PBM Data Shows Decline in Medicine Spending Growth, But What Are We Getting in Return?
March 7, 2018
Recent reports from pharmacy benefit managers (PBMs) show that drug spending growth is slowing, with percentage increases well below the rate of medical inflation. PBMs are the middlemen who manage the drug benefit for health insurance companies. The new data from the PBMs look at the net price – the actual prices paid by plans, after rebates – not the list prices.
Express Scripts’ annual Drug Trend Report shows that for private employer and individual health plans, spending on medicines rose just 1.5 percent in 2017 – the lowest growth in 24 years, and the increase attributable to increase in unit costs was even lower: 0.8 percent. Medicare drug spending was slightly higher at 2.3 percent (with the unit cost increase of 1.2 percent), while the Medicaid safety net program saw a 3.7 percent spending increase (with a 2.8 percent unit cost increase) last year.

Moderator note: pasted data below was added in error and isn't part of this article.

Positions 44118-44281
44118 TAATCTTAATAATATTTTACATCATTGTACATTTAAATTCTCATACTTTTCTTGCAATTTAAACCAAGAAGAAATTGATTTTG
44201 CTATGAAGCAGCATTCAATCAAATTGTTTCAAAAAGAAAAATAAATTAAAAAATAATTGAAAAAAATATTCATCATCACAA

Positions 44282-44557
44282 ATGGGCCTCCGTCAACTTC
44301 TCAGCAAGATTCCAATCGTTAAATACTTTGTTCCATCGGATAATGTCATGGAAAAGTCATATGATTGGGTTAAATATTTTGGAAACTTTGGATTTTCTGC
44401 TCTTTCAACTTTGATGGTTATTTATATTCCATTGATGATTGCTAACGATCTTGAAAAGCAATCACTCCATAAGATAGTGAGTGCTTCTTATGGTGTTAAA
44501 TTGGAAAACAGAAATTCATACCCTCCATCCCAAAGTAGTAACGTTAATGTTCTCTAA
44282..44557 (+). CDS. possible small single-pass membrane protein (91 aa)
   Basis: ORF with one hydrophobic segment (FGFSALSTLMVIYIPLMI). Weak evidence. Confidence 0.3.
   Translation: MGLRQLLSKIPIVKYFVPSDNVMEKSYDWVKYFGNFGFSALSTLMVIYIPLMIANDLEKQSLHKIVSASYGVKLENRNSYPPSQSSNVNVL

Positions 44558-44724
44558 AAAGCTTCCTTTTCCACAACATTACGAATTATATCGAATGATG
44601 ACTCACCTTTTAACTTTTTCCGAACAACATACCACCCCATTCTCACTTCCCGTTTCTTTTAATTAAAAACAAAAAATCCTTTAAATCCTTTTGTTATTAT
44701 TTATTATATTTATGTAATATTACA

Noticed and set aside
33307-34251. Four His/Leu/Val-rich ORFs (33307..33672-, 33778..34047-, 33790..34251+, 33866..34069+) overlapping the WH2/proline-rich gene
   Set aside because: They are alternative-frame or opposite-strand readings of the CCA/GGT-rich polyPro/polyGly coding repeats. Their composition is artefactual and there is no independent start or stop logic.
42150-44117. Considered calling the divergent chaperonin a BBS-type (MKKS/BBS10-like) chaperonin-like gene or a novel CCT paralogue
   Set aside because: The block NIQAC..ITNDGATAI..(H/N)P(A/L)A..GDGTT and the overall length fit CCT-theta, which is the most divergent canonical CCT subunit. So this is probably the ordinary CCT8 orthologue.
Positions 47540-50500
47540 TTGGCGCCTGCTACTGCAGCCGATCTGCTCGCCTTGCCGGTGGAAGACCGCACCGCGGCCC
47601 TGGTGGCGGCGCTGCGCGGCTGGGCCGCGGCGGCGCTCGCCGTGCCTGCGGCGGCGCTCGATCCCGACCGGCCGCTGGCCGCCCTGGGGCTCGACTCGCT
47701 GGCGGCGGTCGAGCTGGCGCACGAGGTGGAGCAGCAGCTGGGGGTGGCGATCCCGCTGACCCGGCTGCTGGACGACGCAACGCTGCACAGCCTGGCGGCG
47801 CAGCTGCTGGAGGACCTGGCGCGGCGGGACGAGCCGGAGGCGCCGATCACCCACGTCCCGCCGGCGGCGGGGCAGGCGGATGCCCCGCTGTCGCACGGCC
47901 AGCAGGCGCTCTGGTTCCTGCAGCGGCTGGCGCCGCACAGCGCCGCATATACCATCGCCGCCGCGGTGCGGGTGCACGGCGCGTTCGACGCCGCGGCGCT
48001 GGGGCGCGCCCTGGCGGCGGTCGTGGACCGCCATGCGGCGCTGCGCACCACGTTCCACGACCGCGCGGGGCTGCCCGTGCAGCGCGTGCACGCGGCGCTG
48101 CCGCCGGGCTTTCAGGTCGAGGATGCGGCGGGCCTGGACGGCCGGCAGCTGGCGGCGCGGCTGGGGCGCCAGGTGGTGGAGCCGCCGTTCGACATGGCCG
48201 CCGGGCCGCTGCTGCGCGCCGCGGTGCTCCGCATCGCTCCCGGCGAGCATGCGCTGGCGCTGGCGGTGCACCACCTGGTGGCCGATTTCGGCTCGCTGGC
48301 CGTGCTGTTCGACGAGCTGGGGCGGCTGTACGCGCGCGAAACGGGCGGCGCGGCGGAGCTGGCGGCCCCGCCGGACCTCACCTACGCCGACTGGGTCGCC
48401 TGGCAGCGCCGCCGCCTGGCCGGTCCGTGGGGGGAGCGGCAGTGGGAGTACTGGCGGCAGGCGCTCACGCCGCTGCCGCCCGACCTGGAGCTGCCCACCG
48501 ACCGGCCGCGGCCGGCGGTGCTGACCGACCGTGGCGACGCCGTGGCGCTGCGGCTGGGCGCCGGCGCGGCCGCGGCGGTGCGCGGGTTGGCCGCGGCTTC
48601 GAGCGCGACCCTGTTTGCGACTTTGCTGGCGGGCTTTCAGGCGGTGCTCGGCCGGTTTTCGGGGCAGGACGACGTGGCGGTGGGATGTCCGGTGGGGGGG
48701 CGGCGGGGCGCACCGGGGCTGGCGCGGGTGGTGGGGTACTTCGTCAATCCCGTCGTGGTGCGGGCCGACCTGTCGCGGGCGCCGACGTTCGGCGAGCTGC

Prime Therapeutics, a PBM for several Blue Cross/Blue Shield companies, released a report supporting similar findings. According to Prime, drug costs fell in all three areas of business: commercial spending was down 0.2 percent (with a unit cost drop of 3.4 percent), Medicare Part D spending fell 0.8 percent (with a unit cost drop of 1.9 percent), and pharmaceutical spending in Medicaid plans dropped 5.4 percent (with a unit cost drop of 6.2 percent).
While the data are encouraging, they only focus on one dimension of health care spending and do not assess whether costs rose or fell for patients. In order to make medicine more affordable for patients challenged by out-of-pocket costs, we need take a more holistic view of health care spending beyond pharmaceuticals. This includes looking at other spheres in the health system where prices have increased or decreased to see why they’ve changed and how it has impacted patient care.
We encourage you to join us in looking at the nation’s health care spending outside of traditional silos, and instead start looking what impact the spending shifts have on patients. Share your thoughts using the #GoingBelowTheSurface hashtag.